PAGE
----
Good is a risky alignment to draft, particularly in Core Only. This is because so many of their best cards (Noble Unicorn, White Knight, and Angel of Light) are strong enough in a non-Good deck that your opponent could counter draft them or just incidentally take them without much downside.

Pick 1

Searchable Spreadsheet

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Pick 2/3

Searchable Spreadsheet

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Sage Committed Chart

In addition to the usual adjustments for Loyalty 2 and Ally effect cards, generic draw 2 cards are slightly decreased in value since Sage has great drawing cards. Board clears are slightly increased in Pick 1 Sage because counter-drafting board clears helps to protect your big untargetable champions, namely Steel Golem. There are also a few other small differences between charts. For example, Ancient Chant is higher in Pick 1 chart because Psionic Assault is strong in a Sage deck, and Ancient Chant almost completely negates Psionic Assault. Avenging Angel is also higher than usual because with the forced discard and control in Sage, Avenging Angel is frequently harder for your opponent to effectively remove while staying competitive in other aspects of the game.

If you notice any other cards that changed tiers that you don’t understand/agree with, feel free to ask me about it in the comments below, and I will go into more detail about those cards.

When/Why I Commit To Sage

I have not been committing to Sage often in Core only. The main reason for this is, while Sage has all 4 of the S-Tier cards Amnesia, Sea Titan, Thought Plucker, and Muse in addition to Ogre Mercenary, Erase, etc., the Sage commitment cards aren’t as overwhelmingly powerful as other alignments. Committing to Sage also doesn’t dramatically increase the draftable card pool for you, unlike Evil and Good.

Generally, I commit to Sage when I’m midway or further through the draft, I haven’t committed to a different alignment, I have already drafted a decent number of generic Sage cards, and I come across cards like Steel Golem, Psionic Assault, Juggernaut, Time Walker, Ice Drake, or Warrior Golem. However, since only Time Walker among these is terrible without Loyalty or a plethora of ally triggers, I occasionally shift my alignment commitment later in the draft if I come across powerful non-Sage alignment cards that I can support. For instance, if it is pack 8 and I come across Medusa while I have 8ish other incidental Evil cards, there is a decent chance I take Medusa and focus on supporting Evil going forward.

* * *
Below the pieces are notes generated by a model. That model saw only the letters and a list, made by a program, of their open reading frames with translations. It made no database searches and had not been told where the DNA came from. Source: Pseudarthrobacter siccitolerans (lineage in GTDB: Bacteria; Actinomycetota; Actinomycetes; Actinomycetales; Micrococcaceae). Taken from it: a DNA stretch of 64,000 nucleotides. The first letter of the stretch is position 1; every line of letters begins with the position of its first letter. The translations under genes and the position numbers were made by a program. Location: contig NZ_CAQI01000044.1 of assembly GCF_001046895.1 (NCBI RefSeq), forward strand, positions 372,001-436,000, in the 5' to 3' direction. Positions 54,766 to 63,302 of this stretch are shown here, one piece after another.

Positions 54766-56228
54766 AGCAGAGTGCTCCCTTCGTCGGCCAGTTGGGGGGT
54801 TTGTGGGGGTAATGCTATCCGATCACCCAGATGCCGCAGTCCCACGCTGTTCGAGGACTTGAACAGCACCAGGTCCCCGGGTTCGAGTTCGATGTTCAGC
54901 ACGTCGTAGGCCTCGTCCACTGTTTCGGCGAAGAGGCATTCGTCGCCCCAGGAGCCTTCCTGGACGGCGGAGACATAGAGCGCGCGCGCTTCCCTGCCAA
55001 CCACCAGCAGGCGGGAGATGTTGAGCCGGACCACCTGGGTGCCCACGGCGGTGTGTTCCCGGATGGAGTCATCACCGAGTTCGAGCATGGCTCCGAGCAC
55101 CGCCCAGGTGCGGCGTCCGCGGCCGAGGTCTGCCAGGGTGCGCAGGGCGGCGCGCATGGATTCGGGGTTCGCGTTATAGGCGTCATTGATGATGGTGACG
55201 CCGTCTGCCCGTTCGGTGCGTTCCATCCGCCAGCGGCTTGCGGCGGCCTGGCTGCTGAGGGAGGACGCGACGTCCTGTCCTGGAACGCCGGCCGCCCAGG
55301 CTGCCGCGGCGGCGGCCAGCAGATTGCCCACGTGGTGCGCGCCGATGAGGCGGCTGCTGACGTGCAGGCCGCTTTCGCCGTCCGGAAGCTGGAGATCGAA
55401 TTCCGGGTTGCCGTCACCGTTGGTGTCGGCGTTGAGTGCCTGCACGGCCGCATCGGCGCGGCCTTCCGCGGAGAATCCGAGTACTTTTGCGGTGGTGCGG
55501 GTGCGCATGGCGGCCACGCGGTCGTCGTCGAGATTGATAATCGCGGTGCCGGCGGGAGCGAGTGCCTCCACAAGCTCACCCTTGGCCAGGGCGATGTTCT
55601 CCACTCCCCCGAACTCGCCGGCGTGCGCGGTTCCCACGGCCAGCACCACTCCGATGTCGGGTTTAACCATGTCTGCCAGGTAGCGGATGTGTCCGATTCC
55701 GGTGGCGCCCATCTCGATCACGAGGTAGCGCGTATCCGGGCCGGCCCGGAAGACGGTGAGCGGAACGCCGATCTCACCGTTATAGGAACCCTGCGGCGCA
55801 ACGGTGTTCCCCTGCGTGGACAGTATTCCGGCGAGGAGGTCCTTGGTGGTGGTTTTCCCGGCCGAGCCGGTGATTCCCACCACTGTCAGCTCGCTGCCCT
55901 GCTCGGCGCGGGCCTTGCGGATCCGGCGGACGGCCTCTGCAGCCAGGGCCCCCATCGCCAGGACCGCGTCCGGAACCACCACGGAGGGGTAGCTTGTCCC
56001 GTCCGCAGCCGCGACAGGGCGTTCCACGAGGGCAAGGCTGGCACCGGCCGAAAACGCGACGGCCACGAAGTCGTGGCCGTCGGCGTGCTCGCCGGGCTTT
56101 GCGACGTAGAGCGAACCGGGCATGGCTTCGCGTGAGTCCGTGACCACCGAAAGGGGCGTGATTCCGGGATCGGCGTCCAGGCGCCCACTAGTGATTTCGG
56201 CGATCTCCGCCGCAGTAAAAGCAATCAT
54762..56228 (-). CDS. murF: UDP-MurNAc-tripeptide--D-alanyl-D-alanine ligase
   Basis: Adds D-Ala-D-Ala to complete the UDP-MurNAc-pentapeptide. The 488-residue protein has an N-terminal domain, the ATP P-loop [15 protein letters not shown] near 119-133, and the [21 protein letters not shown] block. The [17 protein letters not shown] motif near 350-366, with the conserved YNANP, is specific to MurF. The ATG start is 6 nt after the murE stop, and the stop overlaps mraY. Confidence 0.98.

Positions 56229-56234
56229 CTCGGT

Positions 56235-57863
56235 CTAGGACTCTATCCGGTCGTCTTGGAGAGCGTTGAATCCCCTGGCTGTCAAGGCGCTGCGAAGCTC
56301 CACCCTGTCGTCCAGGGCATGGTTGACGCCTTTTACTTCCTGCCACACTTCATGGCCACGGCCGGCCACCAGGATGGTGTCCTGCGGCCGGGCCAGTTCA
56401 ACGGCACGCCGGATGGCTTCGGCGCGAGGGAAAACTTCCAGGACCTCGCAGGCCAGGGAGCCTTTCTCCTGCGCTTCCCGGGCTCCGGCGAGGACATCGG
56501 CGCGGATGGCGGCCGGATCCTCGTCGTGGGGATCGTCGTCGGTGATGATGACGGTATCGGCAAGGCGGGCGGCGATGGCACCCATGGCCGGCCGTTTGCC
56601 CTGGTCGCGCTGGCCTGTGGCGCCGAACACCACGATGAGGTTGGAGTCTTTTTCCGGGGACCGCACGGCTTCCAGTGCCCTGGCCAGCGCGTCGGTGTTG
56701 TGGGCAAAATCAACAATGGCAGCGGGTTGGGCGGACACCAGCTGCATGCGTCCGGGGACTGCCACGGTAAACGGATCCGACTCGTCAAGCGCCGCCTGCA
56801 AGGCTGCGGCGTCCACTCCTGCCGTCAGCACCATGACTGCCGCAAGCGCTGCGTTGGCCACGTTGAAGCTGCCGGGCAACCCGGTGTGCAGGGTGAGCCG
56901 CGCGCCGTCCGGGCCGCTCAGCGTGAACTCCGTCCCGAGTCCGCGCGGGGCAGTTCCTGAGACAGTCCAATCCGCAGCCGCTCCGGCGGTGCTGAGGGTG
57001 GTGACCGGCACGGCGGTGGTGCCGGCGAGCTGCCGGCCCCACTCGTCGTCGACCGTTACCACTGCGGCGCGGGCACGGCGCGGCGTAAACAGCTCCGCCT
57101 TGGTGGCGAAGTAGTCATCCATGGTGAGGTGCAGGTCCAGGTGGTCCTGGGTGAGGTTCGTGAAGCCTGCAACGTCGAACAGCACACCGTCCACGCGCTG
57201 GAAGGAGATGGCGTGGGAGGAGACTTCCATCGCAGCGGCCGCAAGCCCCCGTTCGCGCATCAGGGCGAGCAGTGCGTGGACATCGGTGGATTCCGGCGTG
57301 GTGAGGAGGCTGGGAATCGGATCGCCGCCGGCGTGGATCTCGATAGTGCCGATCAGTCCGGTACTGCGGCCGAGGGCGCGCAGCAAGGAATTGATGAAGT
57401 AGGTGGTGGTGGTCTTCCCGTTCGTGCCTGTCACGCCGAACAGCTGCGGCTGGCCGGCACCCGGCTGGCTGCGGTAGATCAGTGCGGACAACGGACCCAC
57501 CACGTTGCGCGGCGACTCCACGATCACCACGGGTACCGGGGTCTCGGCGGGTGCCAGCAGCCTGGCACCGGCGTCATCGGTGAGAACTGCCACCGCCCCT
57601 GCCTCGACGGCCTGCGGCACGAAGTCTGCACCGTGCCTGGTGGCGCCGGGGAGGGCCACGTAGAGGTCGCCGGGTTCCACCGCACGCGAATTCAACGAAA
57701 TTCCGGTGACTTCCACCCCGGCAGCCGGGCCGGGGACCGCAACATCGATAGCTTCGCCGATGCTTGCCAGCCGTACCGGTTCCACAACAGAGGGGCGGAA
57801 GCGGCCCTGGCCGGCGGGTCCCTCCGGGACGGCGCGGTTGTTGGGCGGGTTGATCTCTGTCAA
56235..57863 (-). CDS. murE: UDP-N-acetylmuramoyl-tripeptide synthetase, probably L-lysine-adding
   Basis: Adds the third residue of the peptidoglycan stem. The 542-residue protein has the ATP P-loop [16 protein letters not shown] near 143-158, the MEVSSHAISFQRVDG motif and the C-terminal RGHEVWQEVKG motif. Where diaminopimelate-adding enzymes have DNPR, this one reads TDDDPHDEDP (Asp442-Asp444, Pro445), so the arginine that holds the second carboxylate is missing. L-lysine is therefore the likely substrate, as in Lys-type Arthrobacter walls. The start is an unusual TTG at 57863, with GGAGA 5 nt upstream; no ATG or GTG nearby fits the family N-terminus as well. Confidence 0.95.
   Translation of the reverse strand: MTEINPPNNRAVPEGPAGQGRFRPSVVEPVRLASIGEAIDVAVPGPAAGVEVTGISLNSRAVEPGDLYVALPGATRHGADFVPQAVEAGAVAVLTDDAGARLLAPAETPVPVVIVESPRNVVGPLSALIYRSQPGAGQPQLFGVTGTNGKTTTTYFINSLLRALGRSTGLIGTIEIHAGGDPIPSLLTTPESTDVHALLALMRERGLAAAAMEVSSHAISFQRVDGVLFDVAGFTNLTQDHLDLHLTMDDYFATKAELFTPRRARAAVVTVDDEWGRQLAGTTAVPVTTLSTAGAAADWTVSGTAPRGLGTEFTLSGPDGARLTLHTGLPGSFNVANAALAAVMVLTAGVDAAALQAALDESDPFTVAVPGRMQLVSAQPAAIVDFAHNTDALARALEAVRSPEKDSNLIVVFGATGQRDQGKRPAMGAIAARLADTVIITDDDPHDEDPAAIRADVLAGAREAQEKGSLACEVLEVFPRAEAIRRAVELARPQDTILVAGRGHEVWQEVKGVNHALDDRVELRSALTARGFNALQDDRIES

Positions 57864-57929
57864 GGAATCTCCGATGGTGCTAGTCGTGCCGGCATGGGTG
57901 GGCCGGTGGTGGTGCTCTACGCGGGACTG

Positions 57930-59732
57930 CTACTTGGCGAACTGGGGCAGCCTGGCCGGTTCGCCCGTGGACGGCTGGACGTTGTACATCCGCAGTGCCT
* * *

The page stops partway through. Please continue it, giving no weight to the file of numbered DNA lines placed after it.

Pick 1

Searchable Spreadsheet

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Pick 2/3

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Wild Committed Chart

In addition to the usual adjustments for Loyalty 2 and Ally effect cards, Wild’s card evaluations are heavily based around their goal of burning out your opponent, particularly in Core-Only. Strafing Dragon and Hunting Raptors are rewards for going Wild, and they help you reach a critical mass of burn at the same time. The more burn you have, the stronger it becomes (to an extent) since you can kill your opponent from  a higher health total without having to get as much attack damage through.

Due to this burn-slanted evaluation, health gain is a high-priority counter-draft in pick 1, but it drops off significantly in pick 2/3. Not only do you not need to counter-draft health gain pick 2/3, but if you draft most of the burn and deny it to your opponent, health gain is significantly less valuable. I also value board clears a bit less in Wild because a significant amount of Wild’s damage doesn’t rely on maintaining champions in play.

If you notice any other cards that changed tiers that you don’t understand/agree with, feel free to ask me about it in the comments below, and I will go into more detail about those cards.

When/Why I Commit To Wild

I practically never go Wild in Core-Only. I feel like Wild can be incredibly devastating against opponents that don’t prepare for the burn kill, but I think countering the burn kill isn’t that hard to do. Drafting Inner Peace can make a burn out victory nearly impossible, and a well-timed Drain Essence can give a player enough time to out-race burn.

That being said, Raging T-Rex is absolutely incredible. If I get passed T-Rex when I haven’t already committed to a faction, I get very tempted.

Pick 1

Searchable Spreadsheet

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Pick 2/3

Searchable Spreadsheet

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Conclusion

I still need to create charts for Good, Sage, and Wild, but feel free to ask for clarification/ask questions on anything I have included so far in the comments below. Always happy to answer Epic questions.

Saturday Dark Draft Stream Snipe Raw Footage

Just finished uploading the raw footage from yesterday’s Dark Draft Stream Snipe sessions to youtube: part 1, part 2

I was able to get 15 drafts/games in against 13 different opponents. Throughout I provided explanations and commentary on my picks and plays. Let me know if this is something you want to see more of specifically.